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Maduro’s Constituent Assembly approved a landmark measure this afternoon ending currency exchange restrictions in the country. While details on the measure are scarce, it could allow anyone in the country to exchange Bolivares for foreign currency at independent businesses instead of requiring that those transactions take place only through regime offices.

News of the impending reform came this morning from vice president for the economy Tareck El Aissami, who said this morning that he was asking the Constituent Assembly to make changes to the country’s currency exchange system.

The measure will come into effect on August 20 of this year, and constitutes the most significant shift in the country’s exchange system in over 15 years.

National Assembly deputy Jose Guerra warned that the measure did not mean an end to currency controls in Venezuela. He tweeted:

Don’t get confused. Exchange control is still in effect, the difference is that there will apparently be an official market with a preferential exchange rate only for the government and an exchange rate for citizens. This is the same as under RECADI, during the Lusinchi government.

Guerra’s tweets suggests that Venezuelans will now be able to purchase foreign currency at independent business rather than directly from the government, but that the price of the exchange will still be dictated by the government. Crucially, Guerra also says that there will be two rates–one lower than the other–which, if true, is a move that is sure to perpetuate corruption.

The RECADI currency exchange system was in place from 1983 to 1989, and was widely criticized for breeding corruption.

Under the now-defunct exchange system, the regime exercised complete control over currency exchange, even setting the price across two tiers. The first tier, called DIPRO, was set at Bs. 10/USD; the second, called DICOM, was free-floating within a set of parameters, and is currently trading at Bs. 114,423.85/USD. To buy foreign currency, Venezuelans had to apply directly to the regime.

The black market rate has typically been much higher than the regime-set exchange rates. The current black market rate is Bs. 3,629,543.31/USD.

Since its inception, the currency exchange system was vehicle for massive corruption. For example, a person with the right regime connections could exchange Bs. 10 for $1 US, and then sell that dollar at the black market rate for a profit of 3.6 million percent.

Speaking at the Constituent Assembly shortly after the measure was approved, El Aissami said:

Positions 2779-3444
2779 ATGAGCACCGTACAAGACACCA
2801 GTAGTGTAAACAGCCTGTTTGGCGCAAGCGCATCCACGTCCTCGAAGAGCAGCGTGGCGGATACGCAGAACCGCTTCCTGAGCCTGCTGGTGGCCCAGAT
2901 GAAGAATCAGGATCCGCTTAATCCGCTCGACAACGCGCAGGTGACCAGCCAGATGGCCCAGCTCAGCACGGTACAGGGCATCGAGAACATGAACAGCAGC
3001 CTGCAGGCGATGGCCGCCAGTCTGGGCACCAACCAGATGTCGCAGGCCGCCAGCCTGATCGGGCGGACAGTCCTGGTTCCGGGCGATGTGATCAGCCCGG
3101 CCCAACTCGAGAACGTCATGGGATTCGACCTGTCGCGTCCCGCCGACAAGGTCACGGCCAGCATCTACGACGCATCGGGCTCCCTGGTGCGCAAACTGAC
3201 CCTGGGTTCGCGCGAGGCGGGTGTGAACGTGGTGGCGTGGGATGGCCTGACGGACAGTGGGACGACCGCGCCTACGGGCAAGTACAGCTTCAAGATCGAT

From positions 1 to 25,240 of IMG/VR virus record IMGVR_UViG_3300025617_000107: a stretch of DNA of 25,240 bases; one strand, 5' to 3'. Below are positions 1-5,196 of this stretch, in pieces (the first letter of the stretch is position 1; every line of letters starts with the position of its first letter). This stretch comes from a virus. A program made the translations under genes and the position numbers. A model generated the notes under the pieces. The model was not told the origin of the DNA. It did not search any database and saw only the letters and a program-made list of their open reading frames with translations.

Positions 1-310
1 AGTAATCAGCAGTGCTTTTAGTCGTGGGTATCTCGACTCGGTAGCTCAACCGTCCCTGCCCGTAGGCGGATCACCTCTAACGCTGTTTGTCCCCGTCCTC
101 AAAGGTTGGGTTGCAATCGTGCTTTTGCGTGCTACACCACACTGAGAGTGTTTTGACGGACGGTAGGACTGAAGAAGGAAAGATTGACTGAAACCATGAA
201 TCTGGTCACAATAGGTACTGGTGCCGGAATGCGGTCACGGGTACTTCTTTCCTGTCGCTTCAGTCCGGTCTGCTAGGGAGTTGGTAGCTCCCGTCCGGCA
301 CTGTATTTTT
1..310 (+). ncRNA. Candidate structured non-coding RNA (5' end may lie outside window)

What is fundamental here is to overcome and defeat the illegal markets that have done so much harm to the country. The essence of this decree will allow us to ratify our sovereign and irrevocable policy, which is that the resources generated by the Venezuelan state should be used for social investment.

Guerra Skeptical, Calls Move Illegal

Guerra also pointed out that the measure was illegal prima facie, since the Constituent Assembly is an illegal body that is usurping the powers of the National Assembly, the country’s legitimate legislative branch.

The economist also pointed out that the heart of the problem with currency exchange controls in Venezuela–a multi-tiered exchange rate–would still be present under the new regime starting on August 20.

Guerra said:

Dual foreign exchange markets do not work, they are unstable and all the more so in Venezuela where a gigantic monetary financing of the fiscal deficit reigns. The [black market exchange rate] will depreciate and there will be a significant gap with the price of dollar that is only for the government.

US Purchases 45% of Venezuelan Oil

An article published in S&P Global Platts today revealed that the United States purchases 45% of all oil produced in Venezuelan, suggesting that despite fiery rhetoric Caracas and Washington have an interest in getting along.

According to the article, US imports of Venezuelan oil in June “accounted for more than 45% of the country’s total production”, and that the dynamic is likely to remain “relatively stable” into the future.

Joe McMonigle, an analyst at Hedgeye Risk Management, said of the relationship:

The US is currently the ATM cash machine for Venezuela.

Joan Auers, an executive with Turner, Mason & Company, told the publication that while it was possible that US imports of Venezuelan oil would decline, he was skeptical that this would be the case.


Questions/Comments? E-mail me: invenezuelablog@gmail.com

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